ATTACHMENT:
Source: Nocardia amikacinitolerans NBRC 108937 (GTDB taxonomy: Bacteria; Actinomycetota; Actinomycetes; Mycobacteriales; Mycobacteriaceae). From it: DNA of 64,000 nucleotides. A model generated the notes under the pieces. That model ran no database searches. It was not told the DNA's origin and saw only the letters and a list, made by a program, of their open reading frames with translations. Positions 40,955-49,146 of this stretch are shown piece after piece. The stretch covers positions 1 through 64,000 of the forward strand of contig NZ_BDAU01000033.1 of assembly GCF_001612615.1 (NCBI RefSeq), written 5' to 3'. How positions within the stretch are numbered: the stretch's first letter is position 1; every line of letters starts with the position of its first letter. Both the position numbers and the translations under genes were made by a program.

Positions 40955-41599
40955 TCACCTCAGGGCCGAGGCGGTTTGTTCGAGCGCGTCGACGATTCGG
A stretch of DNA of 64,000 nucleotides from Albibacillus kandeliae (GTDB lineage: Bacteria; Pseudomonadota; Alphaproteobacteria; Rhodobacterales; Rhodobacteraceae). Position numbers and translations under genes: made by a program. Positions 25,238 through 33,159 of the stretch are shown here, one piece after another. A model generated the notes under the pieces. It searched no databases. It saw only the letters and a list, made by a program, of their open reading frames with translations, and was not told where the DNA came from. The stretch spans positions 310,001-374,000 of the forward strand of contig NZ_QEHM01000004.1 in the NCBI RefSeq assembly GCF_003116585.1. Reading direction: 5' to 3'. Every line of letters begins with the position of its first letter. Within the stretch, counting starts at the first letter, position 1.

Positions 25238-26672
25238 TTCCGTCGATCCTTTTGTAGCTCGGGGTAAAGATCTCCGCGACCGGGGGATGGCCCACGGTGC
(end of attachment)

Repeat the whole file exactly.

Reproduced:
Source: Nocardia amikacinitolerans NBRC 108937 (GTDB taxonomy: Bacteria; Actinomycetota; Actinomycetes; Mycobacteriales; Mycobacteriaceae). From it: DNA of 64,000 nucleotides. A model generated the notes under the pieces. That model ran no database searches. It was not told the DNA's origin and saw only the letters and a list, made by a program, of their open reading frames with translations. Positions 40,955-49,146 of this stretch are shown piece after piece. The stretch covers positions 1 through 64,000 of the forward strand of contig NZ_BDAU01000033.1 of assembly GCF_001612615.1 (NCBI RefSeq), written 5' to 3'. How positions within the stretch are numbered: the stretch's first letter is position 1; every line of letters starts with the position of its first letter. Both the position numbers and the translations under genes were made by a program.

Positions 40955-41599
40955 TCACCTCAGGGCCGAGGCGGTTTGTTCGAGCGCGTCGACGATTCGG
A stretch of DNA of 64,000 nucleotides from Albibacillus kandeliae (GTDB lineage: Bacteria; Pseudomonadota; Alphaproteobacteria; Rhodobacterales; Rhodobacteraceae). Position numbers and translations under genes: made by a program. Positions 25,238 through 33,159 of the stretch are shown here, one piece after another. A model generated the notes under the pieces. It searched no databases. It saw only the letters and a list, made by a program, of their open reading frames with translations, and was not told where the DNA came from. The stretch spans positions 310,001-374,000 of the forward strand of contig NZ_QEHM01000004.1 in the NCBI RefSeq assembly GCF_003116585.1. Reading direction: 5' to 3'. Every line of letters begins with the position of its first letter. Within the stretch, counting starts at the first letter, position 1.

Positions 25238-26672
25238 TTCCGTCGATCCTTTTGTAGCTCGGGGTAAAGATCTCCGCGACCGGGGGATGGCCCACGGTGC